As a pet-sitter, I’ve seen many signs of anxiety from dogs when they are dropped off at my house by their owners for the first time. While most dogs are fine and happy from the start, some dogs will pace, whine and pant when their owners leave. Other dogs act nervously by tucking their ears and tail or by shaking. Some will scratch at the door they saw their person leave through last. Others decide it’s time to chew their bed or bark in the middle of the night. Most of the time these behaviors go away after about an hour or two, or sometimes after the first night is over. However, for some dogs, anxiety can be a serious issue.
Stressed and anxious dogs do need to allow their people to leave town sometimes, so we have to find the right ways to ease the fears of these dogs. For highly anxious dogs, you may want to consider finding a pet-sitter who can come stay at your home with your dog instead of boarding your dog or having him stay in someone else’s home. Being able to stay in his same environment may be all a stressed dog needs to feel a little better.
Choosing a Pet-Sitter or Boarding Facility
- Make sure the pet sitter’s home or the boarding facility is clean and relatively calm and quiet (there will always be some barking and excitement, especially at drop off and pick up times!).
- See if your dog will get along with any other dogs (or cats, or children) he may be interacting with during his stay. You don’t want your dog to be scared or bullied during his stay, but you also don’t want to risk your dog biting a child or another dog out of fear. Be realistic about your own dog’s behaviors!
- Also, make sure the people caring for your dog can watch out for symptoms of anxiety and spend some extra time and energy comforting and caring for your dog.
- Click to find more information about choosing the right pet-sitter or boarding facility.
How To Prepare for Vacation Separation
- One of the first things you can do to make sure your dog is ready for your vacation separation is to start socializing your dog at a very young age so that he will feel comfortable around many different people, cats, dogs, smells, and environments. This will allow your dog to be confident throughout life when entering new situation instead of shy, scared or defensive from fear. Don’t give up if your dog is no longer a puppy! He can still be socialized effectively, it will just be a little harder. Learn more about socializing your dog here.
- Many people like to bring a blanket or bed from home for their dog while they are away. I encourage people to bring beds to my home, but there is always the risk of the bed getting chewed on! My advice is not to bring an expensive dog bed to a boarding facility, but instead an old one or a less expensive blanket or t-shirt with your home’s smell on it that your dog can have at bedtime. I also don’t encourage people to bring their dog’s favorite toys or bones because I don’t want any fights breaking out over them.
- Regular exercise while at the boarding facility or pet sitter’s home and before being dropped off will also help with anxiety. Tired dogs don’t have the energy to be stressed, and that’s a fact.
- Some dogs find a ThunderShirt to be soothing. It is a blanket that wraps tightly around your dog’s torso like a jacket and is secured in place. It makes them feel comforted and more secure in thunderstorms, during fireworks, or in other stressful situations like boarding. You can get one of these at Hollywood Feed and give it a try. If it works, you can send it with your doggy on his next boarding adventure.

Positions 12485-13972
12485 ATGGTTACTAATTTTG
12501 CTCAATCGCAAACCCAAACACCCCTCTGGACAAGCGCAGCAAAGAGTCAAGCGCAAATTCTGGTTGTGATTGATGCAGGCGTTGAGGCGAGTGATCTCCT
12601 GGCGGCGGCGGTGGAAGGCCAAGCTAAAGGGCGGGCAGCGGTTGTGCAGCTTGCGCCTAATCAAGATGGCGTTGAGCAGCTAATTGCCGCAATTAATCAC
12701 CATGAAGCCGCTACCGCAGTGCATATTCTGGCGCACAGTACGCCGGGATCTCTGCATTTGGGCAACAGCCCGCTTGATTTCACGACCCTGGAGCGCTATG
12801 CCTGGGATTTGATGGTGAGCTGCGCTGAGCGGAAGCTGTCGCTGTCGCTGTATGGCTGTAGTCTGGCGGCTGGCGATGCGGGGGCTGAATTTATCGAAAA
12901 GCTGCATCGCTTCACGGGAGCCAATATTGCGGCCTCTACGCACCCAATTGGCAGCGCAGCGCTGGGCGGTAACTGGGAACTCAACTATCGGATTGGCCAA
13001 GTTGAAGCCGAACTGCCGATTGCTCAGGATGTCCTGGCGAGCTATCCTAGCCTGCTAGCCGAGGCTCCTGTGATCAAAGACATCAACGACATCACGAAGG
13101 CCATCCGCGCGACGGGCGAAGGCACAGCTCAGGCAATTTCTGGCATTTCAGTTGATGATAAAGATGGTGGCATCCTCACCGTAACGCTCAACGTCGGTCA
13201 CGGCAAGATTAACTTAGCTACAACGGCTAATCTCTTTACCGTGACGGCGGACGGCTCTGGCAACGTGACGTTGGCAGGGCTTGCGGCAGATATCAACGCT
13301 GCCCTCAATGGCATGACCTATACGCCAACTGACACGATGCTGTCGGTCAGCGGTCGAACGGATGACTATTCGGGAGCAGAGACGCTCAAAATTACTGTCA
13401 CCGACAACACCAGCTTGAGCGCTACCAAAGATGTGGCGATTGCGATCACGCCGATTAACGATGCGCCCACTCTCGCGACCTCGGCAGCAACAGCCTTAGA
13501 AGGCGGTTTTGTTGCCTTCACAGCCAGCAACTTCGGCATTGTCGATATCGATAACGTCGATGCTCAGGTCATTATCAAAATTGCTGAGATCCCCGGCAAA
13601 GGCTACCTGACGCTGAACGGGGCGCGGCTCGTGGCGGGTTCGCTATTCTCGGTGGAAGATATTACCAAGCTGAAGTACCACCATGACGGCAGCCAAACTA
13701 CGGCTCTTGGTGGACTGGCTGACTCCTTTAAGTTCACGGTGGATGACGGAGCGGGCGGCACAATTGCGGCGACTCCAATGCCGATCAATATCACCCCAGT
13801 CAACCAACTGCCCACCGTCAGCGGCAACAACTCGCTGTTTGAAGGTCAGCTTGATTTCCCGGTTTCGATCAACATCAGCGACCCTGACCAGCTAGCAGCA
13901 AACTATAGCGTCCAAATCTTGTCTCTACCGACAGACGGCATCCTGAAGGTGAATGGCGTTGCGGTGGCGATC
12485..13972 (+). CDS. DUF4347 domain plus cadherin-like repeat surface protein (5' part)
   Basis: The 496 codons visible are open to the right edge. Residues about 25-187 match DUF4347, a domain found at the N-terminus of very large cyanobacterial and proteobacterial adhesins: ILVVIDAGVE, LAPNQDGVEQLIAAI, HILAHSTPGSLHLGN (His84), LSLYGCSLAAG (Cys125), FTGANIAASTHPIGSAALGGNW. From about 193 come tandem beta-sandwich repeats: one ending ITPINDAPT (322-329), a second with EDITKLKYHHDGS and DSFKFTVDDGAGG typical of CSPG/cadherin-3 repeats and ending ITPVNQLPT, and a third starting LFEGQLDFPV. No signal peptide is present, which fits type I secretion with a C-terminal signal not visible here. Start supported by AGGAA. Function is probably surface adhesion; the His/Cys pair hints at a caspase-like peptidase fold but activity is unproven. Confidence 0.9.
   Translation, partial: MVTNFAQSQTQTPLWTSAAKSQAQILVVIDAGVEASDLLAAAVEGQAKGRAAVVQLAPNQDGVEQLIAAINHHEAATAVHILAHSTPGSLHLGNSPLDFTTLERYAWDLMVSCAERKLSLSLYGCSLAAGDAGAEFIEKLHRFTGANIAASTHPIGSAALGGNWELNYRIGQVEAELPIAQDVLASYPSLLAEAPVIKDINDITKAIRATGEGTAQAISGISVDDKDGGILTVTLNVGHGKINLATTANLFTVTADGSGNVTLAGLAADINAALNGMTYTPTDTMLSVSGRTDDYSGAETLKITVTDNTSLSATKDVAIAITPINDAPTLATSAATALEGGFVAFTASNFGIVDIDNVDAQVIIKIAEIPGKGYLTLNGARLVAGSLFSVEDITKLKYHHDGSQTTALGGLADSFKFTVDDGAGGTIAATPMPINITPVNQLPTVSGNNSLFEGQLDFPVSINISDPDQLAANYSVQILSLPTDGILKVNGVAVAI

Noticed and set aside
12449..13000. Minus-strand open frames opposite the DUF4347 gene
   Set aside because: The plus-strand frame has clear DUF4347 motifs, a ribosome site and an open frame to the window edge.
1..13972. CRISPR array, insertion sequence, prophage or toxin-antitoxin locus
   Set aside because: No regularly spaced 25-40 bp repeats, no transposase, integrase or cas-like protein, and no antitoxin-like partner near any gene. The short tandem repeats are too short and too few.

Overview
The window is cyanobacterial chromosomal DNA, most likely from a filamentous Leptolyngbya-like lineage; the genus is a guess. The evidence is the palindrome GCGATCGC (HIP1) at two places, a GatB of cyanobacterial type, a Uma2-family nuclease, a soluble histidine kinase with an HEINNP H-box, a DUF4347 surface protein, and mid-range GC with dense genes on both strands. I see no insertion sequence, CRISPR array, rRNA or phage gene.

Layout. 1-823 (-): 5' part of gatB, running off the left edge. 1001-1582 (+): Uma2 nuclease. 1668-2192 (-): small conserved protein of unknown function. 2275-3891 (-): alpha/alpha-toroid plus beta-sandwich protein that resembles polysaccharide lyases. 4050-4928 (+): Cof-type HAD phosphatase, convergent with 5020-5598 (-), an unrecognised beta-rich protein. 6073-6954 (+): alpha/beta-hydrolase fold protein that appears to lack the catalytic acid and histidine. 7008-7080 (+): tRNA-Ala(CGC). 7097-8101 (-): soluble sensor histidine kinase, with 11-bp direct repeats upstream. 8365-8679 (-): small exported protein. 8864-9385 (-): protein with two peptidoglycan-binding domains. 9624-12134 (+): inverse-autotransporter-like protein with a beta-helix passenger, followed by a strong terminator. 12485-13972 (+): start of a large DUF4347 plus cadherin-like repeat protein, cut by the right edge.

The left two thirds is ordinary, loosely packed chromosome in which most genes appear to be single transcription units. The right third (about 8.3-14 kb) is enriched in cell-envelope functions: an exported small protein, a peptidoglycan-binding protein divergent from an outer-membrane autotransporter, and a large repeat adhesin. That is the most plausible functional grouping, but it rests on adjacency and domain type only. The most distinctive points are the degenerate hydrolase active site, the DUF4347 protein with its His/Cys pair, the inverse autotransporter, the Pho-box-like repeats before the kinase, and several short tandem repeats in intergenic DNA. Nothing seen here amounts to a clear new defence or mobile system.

What Can the Pet-Sitter Do To Help?
- When anxious dogs come to my home to stay, I try to distract them and give them something fun to do right away. Do they want to go in the backyard and play with my dogs and other doggy campers? Do they want to play a game of fetch? Do they want to get petted and cuddled and have their bellies scratched? Do they want to show me how they can sit and shake for some treats?
- Sometimes I’ll put up pet gates in my home to separate dogs into separate areas and then give them a Kong stuffed with treats, peanut butter, or yogurt (then frozen). It gives dogs something to do for a while, takes their mind off of any anxiety, and they will usually take a nap after they are done with their treat.
- Soothing music or turning on the TV for some low noise can sometimes help dogs at my house if there is a storm or loud noise outside that is bothering them. I will also talk to them in a calm soothing voice, using their name and calmly petting them.
- Some anxious dogs respond well to soothing essential oils like lavender. The oils can be dabbed on a dog’s collar or fur (in a place he won’t lick it off), or it can be in the scent of a candle burning. There are also products out there made especially for pets with essentials oils in them like lavender shampoos or spritzes.
- It is also important that your pet sitter or boarding facility be adaptable and able to read your dog’s mood. For instance, some dogs who appear to be highly anxious in a group of six dogs may be perfectly happy to hang out in the quiet dark bedroom by herself. Maybe she just prefers the calm! Other dogs who don’t like to be around rambunctious puppies may be perfectly happy hanging out with a group of older dogs who are just sniffing the yard and enjoying the sun.
Remember, your anxiety about leaving your pet is probably worse than your pet’s separation anxiety while you are away. Most dogs settle in at my house by the end of the first evening really well. And by the time they come back to my house the second time, they remember having a good time here during their first stay and they settle in even more quickly. By the third stay, they are ready to welcome and tell any new doggy campers all the rules!
How do you keep your dog calm in stressful situations?